show that this is helping to improve their attainment in English and mathematics and is closing
the gap in learning between them and other pupils. However, some are not making the same
good progress in mathematics as they are in English by Year 6.
|The quality of teaching||is good|
- Teaching has improved significantly over the past two years and is consistently good and
occasionally outstanding. The strong emphasis on teaching reading has raised attainment in
reading and in writing. There is not the same emphasis in class displays to promote skills in
- In the Nursery, adults support children well, giving them all the encouragement necessary to
learn English and effectively develop new skills in reading, writing and counting. The learning
environment is particularly vibrant, stimulating and attractive.
- In Reception, the emphasis on learning to speak and understand English continues. Children
work well together, both indoors and out, supported closely by adults who encourage speaking
and listening through conversation and questioning. Children make particularly good progress in
phonics, and this prepares them well for reading and writing when they move into Year 1.
Learning new mathematics skills in some sessions is not always tailored closely enough to
individual needs and skills in mathematics are below those in other areas.
- Teachers accurately assess pupils’ rates of progress in reading, writing and mathematics over
time, so any pupils who are falling behind are quickly identified and supported, often
individually. Teachers and teaching assistants ensure that pupils who speak English as an
additional language are supported closely and these pupils make the same good progress as
- Staff manage behaviour consistently well, and normally deal with any rare incidents of
inappropriate behaviour immediately and effectively.
- Disabled pupils and those who have special educational needs make good progress because
their individual learning needs are recognised and planning ensures that they have tasks
relevant to their ability level. Well-trained and attentive teaching assistants support these pupils
learning effectively in lessons.
|Inspection report:||St Vincent's Catholic Primary School, 26–27 September 2013||6 of 10||6 of 10|
- Reading and writing are taught well to most pupils, so they build effectively on their phonic
knowledge to read accurately, spell simple words correctly and punctuate sentences
appropriately. In mathematics, teachers usually plan challenging, problem-solving tasks to
engage and interest most pupils.
- Occasionally, the learning needs of lower attaining pupils’ are not effectively met in mathematics
lessons. Overly long lesson introductions cause this group of pupils to lose concentration and,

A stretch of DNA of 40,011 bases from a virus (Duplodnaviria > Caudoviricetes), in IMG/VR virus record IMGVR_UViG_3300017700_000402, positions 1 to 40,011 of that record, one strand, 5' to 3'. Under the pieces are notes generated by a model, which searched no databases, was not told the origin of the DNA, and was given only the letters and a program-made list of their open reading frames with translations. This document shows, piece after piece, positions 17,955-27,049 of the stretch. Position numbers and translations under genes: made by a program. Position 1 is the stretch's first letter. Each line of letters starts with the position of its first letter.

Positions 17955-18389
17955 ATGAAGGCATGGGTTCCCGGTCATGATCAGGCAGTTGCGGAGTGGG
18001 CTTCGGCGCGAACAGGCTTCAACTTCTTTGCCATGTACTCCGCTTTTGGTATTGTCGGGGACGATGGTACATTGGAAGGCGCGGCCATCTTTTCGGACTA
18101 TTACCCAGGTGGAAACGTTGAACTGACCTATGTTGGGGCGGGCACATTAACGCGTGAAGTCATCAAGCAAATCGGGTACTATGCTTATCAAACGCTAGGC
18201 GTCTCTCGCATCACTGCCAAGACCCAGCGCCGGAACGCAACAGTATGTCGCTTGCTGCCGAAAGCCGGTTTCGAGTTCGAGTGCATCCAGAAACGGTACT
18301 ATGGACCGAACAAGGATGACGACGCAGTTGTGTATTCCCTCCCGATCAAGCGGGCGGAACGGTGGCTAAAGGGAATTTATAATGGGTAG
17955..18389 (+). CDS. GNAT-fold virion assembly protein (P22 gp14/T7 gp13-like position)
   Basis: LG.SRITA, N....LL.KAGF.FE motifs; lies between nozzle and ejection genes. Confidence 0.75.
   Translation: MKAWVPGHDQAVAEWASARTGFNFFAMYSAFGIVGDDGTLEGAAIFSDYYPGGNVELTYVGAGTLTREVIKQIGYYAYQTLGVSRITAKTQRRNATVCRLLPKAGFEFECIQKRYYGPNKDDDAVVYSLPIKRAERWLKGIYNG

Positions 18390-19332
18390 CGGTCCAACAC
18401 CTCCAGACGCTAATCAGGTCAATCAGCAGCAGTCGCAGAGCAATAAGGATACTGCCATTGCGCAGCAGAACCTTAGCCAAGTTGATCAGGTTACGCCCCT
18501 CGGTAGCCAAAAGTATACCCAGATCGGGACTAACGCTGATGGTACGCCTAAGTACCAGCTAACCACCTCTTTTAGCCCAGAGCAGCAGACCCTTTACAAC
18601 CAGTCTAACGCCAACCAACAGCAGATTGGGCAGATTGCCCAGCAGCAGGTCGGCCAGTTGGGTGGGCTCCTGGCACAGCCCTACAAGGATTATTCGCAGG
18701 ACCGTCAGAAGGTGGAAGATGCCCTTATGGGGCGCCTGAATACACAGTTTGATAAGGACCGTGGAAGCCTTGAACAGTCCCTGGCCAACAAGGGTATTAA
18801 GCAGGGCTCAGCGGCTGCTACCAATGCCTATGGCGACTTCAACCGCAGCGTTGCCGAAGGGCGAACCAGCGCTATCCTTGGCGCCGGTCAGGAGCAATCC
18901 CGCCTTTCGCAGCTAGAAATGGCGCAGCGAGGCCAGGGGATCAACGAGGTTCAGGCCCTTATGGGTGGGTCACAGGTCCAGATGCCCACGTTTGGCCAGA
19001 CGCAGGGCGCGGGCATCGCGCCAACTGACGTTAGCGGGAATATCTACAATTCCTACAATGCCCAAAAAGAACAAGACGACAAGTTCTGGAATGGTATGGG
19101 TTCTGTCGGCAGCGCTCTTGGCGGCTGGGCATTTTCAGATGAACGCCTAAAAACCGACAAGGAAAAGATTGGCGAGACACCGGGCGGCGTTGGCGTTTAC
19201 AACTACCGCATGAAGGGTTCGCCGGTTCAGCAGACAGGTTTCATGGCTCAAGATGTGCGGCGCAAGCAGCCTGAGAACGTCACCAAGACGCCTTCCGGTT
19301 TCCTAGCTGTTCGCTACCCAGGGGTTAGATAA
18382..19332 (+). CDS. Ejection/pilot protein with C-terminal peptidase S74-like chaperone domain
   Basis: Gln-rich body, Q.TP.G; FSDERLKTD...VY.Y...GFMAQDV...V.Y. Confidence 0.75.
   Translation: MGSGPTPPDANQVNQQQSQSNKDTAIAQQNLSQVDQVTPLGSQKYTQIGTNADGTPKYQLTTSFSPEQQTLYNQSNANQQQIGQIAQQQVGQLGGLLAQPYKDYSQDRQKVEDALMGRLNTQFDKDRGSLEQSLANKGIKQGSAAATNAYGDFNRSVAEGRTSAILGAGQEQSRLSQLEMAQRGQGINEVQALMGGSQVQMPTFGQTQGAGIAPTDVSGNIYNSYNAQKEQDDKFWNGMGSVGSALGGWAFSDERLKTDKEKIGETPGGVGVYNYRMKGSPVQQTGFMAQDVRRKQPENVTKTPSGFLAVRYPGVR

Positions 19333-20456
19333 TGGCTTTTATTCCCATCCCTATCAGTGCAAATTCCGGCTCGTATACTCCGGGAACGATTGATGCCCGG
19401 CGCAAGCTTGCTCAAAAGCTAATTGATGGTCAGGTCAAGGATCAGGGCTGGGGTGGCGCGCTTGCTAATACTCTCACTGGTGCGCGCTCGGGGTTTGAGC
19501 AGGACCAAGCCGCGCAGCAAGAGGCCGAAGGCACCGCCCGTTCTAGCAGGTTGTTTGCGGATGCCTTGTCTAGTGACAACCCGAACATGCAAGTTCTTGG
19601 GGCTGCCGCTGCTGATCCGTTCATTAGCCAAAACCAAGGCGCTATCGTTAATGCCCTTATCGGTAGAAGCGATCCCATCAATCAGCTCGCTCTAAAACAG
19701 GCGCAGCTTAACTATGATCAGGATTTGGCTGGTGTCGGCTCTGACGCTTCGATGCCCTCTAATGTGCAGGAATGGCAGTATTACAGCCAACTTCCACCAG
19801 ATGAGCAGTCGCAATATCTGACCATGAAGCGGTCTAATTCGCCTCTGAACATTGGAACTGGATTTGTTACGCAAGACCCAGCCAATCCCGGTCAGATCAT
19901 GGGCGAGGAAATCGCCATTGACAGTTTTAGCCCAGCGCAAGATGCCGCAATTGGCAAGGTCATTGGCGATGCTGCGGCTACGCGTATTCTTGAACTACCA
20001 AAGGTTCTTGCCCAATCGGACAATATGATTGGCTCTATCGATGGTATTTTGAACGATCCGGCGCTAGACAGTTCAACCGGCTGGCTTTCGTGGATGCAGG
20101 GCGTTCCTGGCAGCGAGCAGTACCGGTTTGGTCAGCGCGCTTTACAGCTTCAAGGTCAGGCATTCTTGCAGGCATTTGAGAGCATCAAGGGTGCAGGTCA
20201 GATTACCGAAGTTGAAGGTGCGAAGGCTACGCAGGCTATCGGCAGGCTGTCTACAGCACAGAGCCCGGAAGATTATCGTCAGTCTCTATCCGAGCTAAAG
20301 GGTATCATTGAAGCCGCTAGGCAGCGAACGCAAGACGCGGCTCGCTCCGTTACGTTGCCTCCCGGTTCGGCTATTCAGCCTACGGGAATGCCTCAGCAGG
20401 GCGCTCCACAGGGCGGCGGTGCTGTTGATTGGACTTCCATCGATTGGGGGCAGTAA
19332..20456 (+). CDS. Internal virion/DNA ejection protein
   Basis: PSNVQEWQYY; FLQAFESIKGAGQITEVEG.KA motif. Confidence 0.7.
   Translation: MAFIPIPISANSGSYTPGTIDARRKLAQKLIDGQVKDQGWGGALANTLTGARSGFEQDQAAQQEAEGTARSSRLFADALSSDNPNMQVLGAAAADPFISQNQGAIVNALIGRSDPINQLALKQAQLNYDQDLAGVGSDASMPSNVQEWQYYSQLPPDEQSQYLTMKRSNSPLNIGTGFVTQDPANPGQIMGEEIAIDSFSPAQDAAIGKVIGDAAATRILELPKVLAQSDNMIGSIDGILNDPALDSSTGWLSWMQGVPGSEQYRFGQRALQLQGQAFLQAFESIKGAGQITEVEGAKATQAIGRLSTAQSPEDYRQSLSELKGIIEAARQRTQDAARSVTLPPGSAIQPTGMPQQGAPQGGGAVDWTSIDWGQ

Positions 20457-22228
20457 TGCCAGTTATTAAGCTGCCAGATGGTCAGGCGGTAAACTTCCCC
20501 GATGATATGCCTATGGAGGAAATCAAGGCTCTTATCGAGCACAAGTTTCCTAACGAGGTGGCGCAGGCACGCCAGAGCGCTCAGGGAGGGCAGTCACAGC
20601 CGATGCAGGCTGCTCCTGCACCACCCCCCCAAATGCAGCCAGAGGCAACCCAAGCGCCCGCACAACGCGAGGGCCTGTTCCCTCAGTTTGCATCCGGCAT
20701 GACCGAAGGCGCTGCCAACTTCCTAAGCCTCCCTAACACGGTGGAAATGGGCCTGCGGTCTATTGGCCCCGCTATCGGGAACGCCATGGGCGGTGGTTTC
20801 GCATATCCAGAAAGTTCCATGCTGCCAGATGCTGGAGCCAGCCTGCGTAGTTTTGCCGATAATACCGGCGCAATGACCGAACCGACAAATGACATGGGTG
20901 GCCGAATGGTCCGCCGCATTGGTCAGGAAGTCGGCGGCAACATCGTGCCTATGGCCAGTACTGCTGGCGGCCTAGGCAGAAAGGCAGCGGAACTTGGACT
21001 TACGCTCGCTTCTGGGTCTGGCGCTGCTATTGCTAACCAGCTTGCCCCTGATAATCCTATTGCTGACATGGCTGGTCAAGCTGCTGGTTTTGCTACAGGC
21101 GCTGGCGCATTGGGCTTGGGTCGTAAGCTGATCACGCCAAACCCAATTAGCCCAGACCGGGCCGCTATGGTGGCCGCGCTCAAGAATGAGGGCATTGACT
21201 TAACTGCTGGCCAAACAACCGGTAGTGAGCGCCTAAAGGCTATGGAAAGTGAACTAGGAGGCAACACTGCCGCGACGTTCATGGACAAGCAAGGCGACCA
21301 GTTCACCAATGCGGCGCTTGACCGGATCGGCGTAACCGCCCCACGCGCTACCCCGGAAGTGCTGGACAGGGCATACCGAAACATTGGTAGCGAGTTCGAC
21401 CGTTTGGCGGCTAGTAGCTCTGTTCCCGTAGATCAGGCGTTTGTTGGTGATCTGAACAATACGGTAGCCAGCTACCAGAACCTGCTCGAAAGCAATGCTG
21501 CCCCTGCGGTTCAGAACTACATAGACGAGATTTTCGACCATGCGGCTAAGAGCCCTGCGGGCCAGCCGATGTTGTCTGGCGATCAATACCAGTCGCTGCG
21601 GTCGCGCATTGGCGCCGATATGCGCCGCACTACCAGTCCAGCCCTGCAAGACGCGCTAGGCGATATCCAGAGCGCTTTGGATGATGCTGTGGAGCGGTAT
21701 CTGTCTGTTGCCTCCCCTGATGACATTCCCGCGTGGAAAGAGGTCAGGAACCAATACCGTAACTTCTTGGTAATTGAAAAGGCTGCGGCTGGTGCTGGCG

sometimes, tasks are not matched closely to their level of ability. Pupils’ progress slows in these
lessons and, over time, this group of pupils do not make the same amount of progress in
mathematics as they do in reading and writing.
|The behaviour and safety of pupils||are good|
- ‘Jesus, be the centre of our lives’ is a mission statement that pupils relate to and the message is
reflected in their positive attitudes to school and their learning. ‘You get a good education here’
is a commonly held view amongst pupils.
- Behaviour is good in lessons and around school. Only occasionally, when learning or long lesson
introductions are not relevant for some, do pupils lose concentration. School records show that
there have been no exclusions since the previous inspection. This reflects how well most behave.
- Pupils say that they feel safe and that ‘adults make us feel unique and special’. This correctly
reflects the impressive level of care and support that pupils receive.
- Pupils have a good understanding of different types of bullying. They know that name-calling
and hitting others are wrong. All were clear about internet safety. School records show that
incidents of bullying or racist behaviour are rare.
- Attendance is broadly average. It was improving over time but dipped last year due to an
outbreak of chicken pox. Currently it is above average. There is very little persistent absence
- Parents who responded to the inspection questionnaire had, justifiably, very positive views about
the school. They fully agreed with almost every question and most said that they would
recommend the school to others. Those spoken to during the inspection were equally positive
about the school. ‘Behaviour is noteworthy and so is the friendliness of staff’ was a typical view.
|The leadership and management||are good|
- The headteacher is the driving force behind much of the improvement that has occurred over
the past two years. With the help and support of senior leaders, weak teaching has been
eliminated and all leaders share the same strong determination to tackle areas still to be
improved. Responsibility for assessing how well pupils are doing and analysing data to measure
progress is a team effort. Leaders have already identified the underperformance of lower
attaining pupils in mathematics.
- The leadership of the teaching in the Nursery and Reception classes, and for disabled pupils and
those who have special educational needs is good. The school makes good use of outside
specialists to support those who have special educational needs.
|Inspection report:||St Vincent's Catholic Primary School, 26–27 September 2013||7 of 10||7 of 10|